Greensboro traffic lawyer explains trial strategies for Passing A Stopped School Bus:
Without the opportunity to petition the court for a PJC, there is very little reason to ever enter a plea for this charge. There is, however, ample opportunity to successfully defend your client. First and foremost, the State must be able to get all of their witnesses in court. Often, civilian witnesses are needed, or the bus driver him or herself may not be available. Pay special attention to the definition of “school bus”; the State must prove each and every element, including paint color, specific identifier markings, lights, visible stopping arm, etc. Prosecutors and testifying officers often overlook N.C.G.S. § 20-4.01(d4), relying only on N.C.G.S. § 20-217. Both relate essential important definitions. Private or parochial school buses may have different paint jobs or markings than the statute requires. Can the witnesses testify that both the front and back flashing lights were working from their vantage point? If there is video evidence, can the State lay a proper foundation to enter it into evidence?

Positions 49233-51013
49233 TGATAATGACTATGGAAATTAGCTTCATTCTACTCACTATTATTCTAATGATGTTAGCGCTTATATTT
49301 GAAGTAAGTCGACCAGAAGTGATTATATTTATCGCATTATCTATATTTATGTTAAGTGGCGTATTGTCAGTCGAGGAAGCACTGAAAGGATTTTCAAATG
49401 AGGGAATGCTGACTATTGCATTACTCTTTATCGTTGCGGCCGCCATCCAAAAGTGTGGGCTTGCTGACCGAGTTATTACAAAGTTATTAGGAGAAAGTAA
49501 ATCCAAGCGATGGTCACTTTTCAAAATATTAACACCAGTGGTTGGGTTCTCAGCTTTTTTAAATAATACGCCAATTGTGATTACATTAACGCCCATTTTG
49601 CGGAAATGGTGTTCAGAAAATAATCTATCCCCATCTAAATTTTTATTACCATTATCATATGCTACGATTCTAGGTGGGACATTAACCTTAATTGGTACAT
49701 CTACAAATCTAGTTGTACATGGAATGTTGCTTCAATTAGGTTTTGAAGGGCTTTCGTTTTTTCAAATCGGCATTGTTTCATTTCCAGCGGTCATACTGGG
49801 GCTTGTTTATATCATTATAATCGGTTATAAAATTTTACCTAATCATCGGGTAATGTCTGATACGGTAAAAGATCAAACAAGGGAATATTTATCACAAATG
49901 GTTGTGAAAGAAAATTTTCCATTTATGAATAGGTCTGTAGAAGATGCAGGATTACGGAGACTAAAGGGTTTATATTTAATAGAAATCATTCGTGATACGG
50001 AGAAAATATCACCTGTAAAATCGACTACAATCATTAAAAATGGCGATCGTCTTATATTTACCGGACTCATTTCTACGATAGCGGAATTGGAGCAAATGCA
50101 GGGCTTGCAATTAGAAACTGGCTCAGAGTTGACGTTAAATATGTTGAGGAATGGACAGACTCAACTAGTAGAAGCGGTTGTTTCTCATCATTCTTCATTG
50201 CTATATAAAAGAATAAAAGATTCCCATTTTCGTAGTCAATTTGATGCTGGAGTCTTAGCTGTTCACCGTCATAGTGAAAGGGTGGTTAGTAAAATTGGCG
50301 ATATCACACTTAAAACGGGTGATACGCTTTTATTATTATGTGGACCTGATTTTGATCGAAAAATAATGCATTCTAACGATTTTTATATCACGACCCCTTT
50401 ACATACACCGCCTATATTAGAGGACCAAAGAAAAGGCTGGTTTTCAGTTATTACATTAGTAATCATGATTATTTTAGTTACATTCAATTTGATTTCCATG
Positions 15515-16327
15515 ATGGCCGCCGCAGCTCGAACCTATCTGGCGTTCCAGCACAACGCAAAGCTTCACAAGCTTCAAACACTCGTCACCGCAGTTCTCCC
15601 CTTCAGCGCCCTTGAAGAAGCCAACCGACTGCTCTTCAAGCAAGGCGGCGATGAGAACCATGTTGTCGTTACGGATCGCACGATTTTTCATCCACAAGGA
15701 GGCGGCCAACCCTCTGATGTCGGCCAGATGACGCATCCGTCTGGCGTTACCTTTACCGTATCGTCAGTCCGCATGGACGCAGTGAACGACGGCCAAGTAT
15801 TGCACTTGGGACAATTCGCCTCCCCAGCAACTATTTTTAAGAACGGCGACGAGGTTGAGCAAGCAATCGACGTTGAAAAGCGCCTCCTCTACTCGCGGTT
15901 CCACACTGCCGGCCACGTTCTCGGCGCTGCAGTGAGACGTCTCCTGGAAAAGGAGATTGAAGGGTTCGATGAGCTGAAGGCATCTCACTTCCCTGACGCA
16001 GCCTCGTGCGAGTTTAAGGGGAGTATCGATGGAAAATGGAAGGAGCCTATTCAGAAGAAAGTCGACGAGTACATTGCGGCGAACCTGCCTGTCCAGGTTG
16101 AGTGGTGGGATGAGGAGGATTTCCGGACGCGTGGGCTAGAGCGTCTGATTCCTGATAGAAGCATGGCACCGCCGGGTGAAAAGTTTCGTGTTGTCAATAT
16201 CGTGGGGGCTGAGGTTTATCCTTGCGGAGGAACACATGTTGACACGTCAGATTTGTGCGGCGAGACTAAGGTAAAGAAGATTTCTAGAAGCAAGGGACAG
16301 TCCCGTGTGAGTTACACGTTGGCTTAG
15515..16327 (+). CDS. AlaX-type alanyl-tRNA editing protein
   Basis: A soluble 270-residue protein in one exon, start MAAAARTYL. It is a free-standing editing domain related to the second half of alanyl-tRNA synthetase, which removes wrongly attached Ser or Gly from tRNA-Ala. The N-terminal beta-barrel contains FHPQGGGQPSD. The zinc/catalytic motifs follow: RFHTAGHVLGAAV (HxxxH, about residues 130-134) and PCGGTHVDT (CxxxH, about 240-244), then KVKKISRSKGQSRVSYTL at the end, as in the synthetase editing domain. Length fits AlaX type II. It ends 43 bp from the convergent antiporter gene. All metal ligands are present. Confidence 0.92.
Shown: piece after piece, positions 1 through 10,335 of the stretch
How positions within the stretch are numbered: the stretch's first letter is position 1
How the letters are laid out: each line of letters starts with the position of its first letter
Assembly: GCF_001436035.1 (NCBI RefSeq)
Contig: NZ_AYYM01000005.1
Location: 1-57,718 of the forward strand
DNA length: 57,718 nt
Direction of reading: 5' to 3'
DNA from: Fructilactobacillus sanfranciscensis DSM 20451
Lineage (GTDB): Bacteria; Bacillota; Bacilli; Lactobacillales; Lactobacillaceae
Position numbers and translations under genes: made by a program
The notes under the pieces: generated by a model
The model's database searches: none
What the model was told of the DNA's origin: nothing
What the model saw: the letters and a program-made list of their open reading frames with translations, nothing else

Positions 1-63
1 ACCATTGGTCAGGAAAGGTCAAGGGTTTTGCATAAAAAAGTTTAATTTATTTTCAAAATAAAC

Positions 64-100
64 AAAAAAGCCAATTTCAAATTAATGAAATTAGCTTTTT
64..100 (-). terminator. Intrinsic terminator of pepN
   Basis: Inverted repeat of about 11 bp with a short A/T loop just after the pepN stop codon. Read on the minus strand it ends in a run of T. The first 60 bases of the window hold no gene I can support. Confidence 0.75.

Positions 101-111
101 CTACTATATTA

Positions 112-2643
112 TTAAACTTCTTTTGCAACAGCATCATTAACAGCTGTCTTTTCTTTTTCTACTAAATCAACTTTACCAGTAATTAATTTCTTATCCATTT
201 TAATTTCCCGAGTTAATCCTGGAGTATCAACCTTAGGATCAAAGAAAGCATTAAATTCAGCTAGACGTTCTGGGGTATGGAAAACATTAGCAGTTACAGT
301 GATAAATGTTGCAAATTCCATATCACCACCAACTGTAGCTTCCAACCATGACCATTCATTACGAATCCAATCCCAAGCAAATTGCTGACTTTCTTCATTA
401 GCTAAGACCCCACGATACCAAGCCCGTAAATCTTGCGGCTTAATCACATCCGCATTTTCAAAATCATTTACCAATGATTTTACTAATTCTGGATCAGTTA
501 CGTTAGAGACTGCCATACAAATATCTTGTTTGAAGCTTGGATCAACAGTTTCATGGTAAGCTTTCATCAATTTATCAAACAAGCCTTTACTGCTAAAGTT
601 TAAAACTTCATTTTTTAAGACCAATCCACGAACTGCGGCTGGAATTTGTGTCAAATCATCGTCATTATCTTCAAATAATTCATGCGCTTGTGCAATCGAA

Check the road itself: it is not a violation to pass a school bus, traveling in the opposite direction, when there is a physical barrier between the two roadways, or when there is a turning lane and the roadway consists of four additional lanes.
If you have trial questions, contact the trial attorneys at Garrett, Walker, Aycoth and Olson at 336-379-0530 today!